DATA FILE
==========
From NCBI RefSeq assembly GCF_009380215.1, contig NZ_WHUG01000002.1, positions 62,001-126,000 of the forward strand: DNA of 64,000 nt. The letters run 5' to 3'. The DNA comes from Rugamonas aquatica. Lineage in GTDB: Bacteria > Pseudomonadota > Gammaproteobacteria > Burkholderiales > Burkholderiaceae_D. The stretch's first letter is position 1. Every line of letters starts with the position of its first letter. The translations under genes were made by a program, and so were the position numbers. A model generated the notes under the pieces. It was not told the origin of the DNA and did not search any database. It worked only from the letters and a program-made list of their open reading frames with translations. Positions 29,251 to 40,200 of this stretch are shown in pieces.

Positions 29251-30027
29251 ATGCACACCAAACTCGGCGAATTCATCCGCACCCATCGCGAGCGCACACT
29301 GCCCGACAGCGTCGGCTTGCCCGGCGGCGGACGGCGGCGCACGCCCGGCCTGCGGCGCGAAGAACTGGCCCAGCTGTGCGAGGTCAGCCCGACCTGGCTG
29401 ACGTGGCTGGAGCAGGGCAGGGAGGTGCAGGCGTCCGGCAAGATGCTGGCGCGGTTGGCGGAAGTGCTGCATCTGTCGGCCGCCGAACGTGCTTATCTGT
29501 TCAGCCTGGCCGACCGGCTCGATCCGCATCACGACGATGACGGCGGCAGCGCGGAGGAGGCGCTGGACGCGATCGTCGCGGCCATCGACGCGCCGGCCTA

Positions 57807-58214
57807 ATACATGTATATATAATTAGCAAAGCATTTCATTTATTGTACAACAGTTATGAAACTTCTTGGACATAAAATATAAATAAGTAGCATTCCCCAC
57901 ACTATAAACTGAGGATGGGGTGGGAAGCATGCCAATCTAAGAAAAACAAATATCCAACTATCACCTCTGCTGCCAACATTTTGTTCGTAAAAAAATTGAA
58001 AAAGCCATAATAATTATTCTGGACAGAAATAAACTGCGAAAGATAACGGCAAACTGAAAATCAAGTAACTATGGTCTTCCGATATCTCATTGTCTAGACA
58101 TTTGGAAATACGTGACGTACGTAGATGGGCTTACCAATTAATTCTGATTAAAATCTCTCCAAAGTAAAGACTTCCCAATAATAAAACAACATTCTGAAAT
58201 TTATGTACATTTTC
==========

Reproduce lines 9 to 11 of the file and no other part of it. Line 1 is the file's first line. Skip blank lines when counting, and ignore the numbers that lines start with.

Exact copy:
57901 ACTATAAACTGAGGATGGGGTGGGAAGCATGCCAATCTAAGAAAAACAAATATCCAACTATCACCTCTGCTGCCAACATTTTGTTCGTAAAAAAATTGAA
58001 AAAGCCATAATAATTATTCTGGACAGAAATAAACTGCGAAAGATAACGGCAAACTGAAAATCAAGTAACTATGGTCTTCCGATATCTCATTGTCTAGACA
58101 TTTGGAAATACGTGACGTACGTAGATGGGCTTACCAATTAATTCTGATTAAAATCTCTCCAAAGTAAAGACTTCCCAATAATAAAACAACATTCTGAAAT